So how well is Remi’s Revolution going after half a dozen games?
Well, actually, not too bad in comparison with how Montreal Impact has traditionally embarked on previous MLS campaigns. And given the tumultuous winds of change at both management and playing levels, and that previously no Impact side has ever before, faced five road trips in its opening six fixtures, arguably this is Montreal’s 3rd best-ever start to an MLS-season.
Undoubtedly the team has looked unorganized and lacklustre at times, and played poorly, particularly in New York, Foxborough and during the first-half in Columbus, but is that so surprising given all the changes?
Changing management in any sphere needs meticulous planning, great communication and a degree of patience. You don’t get from A to B, or in the case of the Impact, 9th place to become a Play-off contender, overnight. It takes time!
A few things have happened to raise the expectancy level beyond what it probably should be. Hiring a renowned coach is one, the influx of several new signings another, and possibly more than anything, positive results against travel-weary, Toronto and depleted, Seattle.
Calmness personified, Remi Garde would probably admit his first few months in the job as being akin to walking into a whirlwind. European coaches often don’t slot into MLS smoothly. There’s a steep learning curve, it’s a league like no other, if just for the amount of travelling alone. Then there’s the different time-zones, and the widely varying styles of play from club to club.
Picking up on all of that is a challenge to any coach not so familiar with North American surroundings. Would Pep Guardiola struggle in the situation Remi Garde finds himself in? You bet your bottom dollar he would!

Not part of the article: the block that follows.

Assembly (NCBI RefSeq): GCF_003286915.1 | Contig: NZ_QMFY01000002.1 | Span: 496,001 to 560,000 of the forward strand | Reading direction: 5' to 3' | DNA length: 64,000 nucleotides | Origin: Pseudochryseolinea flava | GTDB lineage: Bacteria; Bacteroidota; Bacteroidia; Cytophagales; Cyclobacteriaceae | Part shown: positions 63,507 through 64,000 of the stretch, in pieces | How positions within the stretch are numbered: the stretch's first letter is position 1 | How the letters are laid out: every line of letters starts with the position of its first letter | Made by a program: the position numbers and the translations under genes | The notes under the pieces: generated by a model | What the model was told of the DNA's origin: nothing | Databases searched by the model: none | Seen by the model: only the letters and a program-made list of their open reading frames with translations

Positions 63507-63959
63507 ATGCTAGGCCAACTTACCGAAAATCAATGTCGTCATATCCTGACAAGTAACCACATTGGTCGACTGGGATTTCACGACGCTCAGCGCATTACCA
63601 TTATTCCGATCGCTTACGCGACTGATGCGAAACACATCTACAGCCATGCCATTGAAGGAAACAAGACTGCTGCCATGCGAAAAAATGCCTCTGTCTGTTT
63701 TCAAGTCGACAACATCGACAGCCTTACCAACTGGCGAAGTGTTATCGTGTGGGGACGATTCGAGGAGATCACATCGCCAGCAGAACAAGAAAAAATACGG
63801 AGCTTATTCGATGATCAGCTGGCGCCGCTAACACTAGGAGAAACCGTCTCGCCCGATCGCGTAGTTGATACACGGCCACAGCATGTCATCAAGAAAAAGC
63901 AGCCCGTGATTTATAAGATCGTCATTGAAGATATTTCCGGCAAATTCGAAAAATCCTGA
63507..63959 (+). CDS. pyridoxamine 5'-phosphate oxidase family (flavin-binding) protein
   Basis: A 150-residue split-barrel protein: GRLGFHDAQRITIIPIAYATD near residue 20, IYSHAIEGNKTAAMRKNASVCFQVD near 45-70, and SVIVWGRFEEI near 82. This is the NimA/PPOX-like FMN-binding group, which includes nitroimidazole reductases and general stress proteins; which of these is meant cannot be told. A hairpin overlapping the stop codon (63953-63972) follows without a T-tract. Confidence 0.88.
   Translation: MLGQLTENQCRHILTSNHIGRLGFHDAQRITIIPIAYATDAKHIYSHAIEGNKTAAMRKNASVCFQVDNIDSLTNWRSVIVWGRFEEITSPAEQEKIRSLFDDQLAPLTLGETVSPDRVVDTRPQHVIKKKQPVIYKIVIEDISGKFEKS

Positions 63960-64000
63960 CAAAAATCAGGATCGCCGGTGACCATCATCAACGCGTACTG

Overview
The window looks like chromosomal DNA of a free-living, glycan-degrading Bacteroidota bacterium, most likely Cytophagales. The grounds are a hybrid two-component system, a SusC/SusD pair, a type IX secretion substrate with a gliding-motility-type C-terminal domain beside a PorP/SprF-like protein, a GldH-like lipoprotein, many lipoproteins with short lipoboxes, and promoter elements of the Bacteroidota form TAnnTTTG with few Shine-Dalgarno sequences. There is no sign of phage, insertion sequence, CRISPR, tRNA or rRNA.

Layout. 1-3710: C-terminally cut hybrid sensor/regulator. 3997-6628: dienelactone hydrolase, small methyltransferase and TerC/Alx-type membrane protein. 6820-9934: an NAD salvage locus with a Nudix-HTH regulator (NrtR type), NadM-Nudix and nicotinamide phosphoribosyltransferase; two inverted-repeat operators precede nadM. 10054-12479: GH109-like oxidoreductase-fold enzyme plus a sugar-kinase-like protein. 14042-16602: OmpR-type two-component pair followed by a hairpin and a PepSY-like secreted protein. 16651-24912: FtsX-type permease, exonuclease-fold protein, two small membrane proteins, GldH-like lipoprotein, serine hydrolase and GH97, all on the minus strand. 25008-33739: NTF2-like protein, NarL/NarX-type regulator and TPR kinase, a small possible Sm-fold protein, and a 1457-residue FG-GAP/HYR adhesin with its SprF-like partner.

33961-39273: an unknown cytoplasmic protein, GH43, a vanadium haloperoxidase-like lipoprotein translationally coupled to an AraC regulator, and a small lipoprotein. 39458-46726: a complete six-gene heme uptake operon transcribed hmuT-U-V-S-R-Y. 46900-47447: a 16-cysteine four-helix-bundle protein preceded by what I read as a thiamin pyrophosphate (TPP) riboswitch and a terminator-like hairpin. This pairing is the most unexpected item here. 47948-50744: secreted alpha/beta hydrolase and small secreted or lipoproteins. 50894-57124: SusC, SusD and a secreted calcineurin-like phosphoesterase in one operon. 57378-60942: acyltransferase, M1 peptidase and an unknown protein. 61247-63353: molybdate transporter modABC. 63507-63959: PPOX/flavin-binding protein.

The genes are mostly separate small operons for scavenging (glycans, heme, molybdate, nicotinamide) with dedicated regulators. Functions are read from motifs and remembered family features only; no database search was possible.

Same goes for Garde’s management team, then there’s all the new players needing to integrate into a new city and gel with unfamiliar teammates and coaches.
There was the centre-back crisis to deal with, a mixture of bad luck and poor planning. Following on from that, a realization that the squad wasn’t strong enough, so Silva and Camacho were added, possibly against original planning, which leant towards waiting for summer reinforcement.
Judgement at this point on the latest additions, as well as on the team and coaching set-up is pointless, not to say unfair. There’s likely to be a few more, poor performances and results, before things improve. Perhaps not though, hopefully not, but that’s what reason and history tell us about wholesale changes relative to new squad development.
Patience is the key, and coming home is bound to help the squad, even if playing at Stade Saputo for some, will be shrouded in unfamiliarity. But that’s the newness of it all. Montreal’s soccer public should embrace the transformation, one which still has every chance of success.
If there is an obvious concern for this writer, it’s the apparent lack of leaders on the field. Rod Fanni is stand-out in this regard, Saphir Taider and Samuel Piette show similar tendencies, but beyond those three it’s difficult to nominate others.
This won’t be invisible to the coach. He’s already made noises after the first couple of games on how the players need to be brave, be prepared to want the ball and to take responsibility.
He wants his team to possess the ball more than the opposition. That aspiration looks some way in the distance for now, but the new Montreal Impact needs and deserves time to develop.
The question on most fans’ lips for now is, can the side develop quickly enough to remain in contention for a play-off spot?
Well, it’s a long season, folks …… and there’ll be a few twists and turns before it’s over!
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